Source: The Guradian
Tackling African swine fever – which has led to death of more than 100m pigs since 2018 – has proved a tougher challenge than scientists first thought
Tucked between motorways in the west of the city, the drab brick building belonging to Madrid’s Complutense University stretches the length of a football pitch. Inside, a series of sterile laboratories – capable of handling the world’s most dangerous pathogens – can be found along a brightly lit hallway.
This is the frontline of the EU’s battle against another, albeit lesser-known, global pandemic: the highly infectious African swine fever (ASF), which has swept through dozens of countries, forcing farms to cull millions of animals.
Long endemic to Africa, ASF is harmless to humans but often fatal to pigs. The current outbreak, believed to threaten around three-quarters of the world’s herds, can be traced to the 2007 appearance of the virus in Georgia. Aided by the ability to survive up to 1,000 days in frozen meat and persist for long periods on clothing and vehicles, it soon began to spread beyond the Caucasus.
In 2018, ASF turned up in China, home to around half of the world’s pigs. By 2019, there were concerns that as many as 100 million pigs had been lost. Two years later the virus was confirmed to be in Germany, home to one of the EU’s largest swine herds.
From Papua New Guinea to the Dominican Republic, reports of the virus rolled in from 45 countries across five continents, forcing the protective culling of pigs, leaving family farms devastated and markets reeling from export bans.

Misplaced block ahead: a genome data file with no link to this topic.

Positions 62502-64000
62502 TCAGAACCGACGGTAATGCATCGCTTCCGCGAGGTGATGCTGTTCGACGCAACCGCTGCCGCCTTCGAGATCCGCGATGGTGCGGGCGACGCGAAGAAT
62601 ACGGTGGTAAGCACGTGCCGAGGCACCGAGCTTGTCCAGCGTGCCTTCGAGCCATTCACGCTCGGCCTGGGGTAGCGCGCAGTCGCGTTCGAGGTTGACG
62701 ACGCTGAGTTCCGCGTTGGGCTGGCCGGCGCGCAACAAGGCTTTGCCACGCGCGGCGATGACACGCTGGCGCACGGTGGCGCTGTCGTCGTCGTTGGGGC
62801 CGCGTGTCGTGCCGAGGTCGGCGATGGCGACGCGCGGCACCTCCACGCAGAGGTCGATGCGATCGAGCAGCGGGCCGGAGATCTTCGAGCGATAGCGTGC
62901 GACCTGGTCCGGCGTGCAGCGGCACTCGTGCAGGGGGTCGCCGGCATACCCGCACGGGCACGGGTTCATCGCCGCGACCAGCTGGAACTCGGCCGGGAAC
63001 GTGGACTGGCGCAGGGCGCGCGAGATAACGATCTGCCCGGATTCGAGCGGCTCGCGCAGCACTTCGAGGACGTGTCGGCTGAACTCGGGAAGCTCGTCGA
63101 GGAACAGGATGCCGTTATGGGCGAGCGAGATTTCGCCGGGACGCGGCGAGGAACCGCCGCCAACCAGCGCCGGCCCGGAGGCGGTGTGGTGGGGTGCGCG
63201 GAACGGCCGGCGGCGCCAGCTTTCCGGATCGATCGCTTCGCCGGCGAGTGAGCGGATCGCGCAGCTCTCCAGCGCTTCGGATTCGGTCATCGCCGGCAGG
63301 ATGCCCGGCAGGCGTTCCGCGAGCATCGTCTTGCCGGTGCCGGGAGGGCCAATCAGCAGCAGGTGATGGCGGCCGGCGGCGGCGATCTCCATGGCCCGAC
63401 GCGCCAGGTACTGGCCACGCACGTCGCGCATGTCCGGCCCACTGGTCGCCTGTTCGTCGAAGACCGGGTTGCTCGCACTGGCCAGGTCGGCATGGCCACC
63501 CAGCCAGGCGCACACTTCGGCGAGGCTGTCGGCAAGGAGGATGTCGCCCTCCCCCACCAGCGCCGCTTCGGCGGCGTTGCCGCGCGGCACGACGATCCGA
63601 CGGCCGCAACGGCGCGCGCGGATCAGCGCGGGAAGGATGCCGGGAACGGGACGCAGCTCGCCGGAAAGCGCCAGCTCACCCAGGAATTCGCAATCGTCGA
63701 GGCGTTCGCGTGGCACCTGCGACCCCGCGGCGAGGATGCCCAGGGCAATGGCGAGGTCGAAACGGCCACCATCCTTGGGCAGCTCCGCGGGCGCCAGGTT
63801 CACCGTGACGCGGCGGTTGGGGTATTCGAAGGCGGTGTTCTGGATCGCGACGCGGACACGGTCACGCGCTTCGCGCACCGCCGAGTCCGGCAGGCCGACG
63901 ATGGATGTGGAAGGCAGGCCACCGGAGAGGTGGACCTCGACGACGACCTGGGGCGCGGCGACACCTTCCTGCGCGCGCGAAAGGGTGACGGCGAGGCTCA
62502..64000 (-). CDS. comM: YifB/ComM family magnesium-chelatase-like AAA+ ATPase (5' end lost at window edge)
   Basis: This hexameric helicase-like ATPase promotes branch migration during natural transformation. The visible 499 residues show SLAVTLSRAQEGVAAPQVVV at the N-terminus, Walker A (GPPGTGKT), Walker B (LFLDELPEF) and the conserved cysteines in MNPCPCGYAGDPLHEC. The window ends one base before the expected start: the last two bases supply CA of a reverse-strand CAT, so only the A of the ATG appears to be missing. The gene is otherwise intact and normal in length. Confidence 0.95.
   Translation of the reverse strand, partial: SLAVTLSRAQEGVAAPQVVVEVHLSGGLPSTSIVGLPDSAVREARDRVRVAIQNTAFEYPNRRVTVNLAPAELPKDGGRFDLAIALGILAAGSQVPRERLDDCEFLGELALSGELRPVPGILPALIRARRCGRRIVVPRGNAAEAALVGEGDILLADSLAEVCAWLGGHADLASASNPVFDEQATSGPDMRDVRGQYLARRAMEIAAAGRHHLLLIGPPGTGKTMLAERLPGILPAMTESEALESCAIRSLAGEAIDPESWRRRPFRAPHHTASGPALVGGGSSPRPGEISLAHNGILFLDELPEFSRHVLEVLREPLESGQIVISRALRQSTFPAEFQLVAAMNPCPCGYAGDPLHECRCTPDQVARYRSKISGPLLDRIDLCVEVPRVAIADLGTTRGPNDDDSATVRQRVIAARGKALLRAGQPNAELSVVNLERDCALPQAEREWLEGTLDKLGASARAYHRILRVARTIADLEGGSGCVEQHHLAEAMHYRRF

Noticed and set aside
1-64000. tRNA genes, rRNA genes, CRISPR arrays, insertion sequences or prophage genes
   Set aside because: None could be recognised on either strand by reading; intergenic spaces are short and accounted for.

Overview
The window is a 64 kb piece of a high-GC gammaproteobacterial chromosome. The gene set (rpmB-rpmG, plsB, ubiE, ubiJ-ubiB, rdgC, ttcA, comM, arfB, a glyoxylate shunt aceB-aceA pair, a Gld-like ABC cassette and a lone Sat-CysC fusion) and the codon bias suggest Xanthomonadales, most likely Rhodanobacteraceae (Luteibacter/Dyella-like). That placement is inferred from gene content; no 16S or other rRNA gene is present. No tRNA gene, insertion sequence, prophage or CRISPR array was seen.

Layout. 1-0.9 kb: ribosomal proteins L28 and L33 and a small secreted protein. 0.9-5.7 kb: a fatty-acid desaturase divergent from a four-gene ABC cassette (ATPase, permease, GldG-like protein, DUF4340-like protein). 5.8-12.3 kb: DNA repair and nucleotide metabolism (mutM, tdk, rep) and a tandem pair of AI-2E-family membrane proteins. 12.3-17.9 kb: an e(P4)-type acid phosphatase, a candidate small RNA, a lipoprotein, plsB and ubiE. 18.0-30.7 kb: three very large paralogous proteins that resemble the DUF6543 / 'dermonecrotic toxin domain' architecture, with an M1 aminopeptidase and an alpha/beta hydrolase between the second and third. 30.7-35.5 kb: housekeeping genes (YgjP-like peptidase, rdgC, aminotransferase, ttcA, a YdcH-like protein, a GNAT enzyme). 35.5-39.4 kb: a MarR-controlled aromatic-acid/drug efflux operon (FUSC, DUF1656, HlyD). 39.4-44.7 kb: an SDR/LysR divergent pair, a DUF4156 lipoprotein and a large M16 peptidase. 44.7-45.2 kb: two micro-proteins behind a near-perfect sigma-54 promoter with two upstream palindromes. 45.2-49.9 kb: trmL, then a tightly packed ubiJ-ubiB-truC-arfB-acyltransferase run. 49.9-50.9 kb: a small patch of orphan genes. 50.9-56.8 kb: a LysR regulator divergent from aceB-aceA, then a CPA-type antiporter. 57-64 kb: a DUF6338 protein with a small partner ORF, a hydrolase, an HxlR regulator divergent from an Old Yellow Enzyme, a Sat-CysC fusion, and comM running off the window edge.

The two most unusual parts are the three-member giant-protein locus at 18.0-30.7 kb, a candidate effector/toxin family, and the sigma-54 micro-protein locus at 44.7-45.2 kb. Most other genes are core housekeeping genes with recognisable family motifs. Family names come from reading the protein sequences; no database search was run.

“This is the biggest animal disease outbreak we’ve ever had on the planet,” says Dirk Pfeiffer, a veterinary epidemiologist at City University of Hong Kong. The only tool currently available to battle the virus, he adds, “is to emphasise to farmers the importance of enhanced biosecurity”.
Against this background, pressure has grown to create an ASF vaccine. “While it is possible to eradicate ASF without vaccination, it takes a long time to do it,” says José Manuel Sánchez-Vizcaíno, a professor of animal health at Complutense University in Madrid. “You have to know the virus really well and understand where it hides and its tricks.”
The Iberian peninsula stands out as a singular example; after a strain of ASF was discovered in Portugal in 1957 – and again in 1960 – the Spanish and Portuguese governments waged a decades-long battle, using preventive culling and protecting domestic pigs from vectors such as soft ticks and wild boars, before declaring the virus eradicated in 1995.
The experience – along with the meteoric rise in Europe’s wild boar population – has cemented Sánchez-Vizcaíno’s view that a vaccine is the best hope for halting ASF. The scientist is coordinating an EU-funded global consortium that, since its launch in 2019, has homed in on three vaccine candidates with the potential for use on domestic pigs and wild boars.
The focus is now on carrying out large-scale tests to see how the candidates interact with other illnesses or pregnant sows. Broad questions continue to hover over the investigation, such as whether the vaccine developed in Spain would be equally effective in other regions and how often it would need to be administered. The aim is to have the vaccine ready to roll out by late 2024, according to Sánchez-Vizcaíno.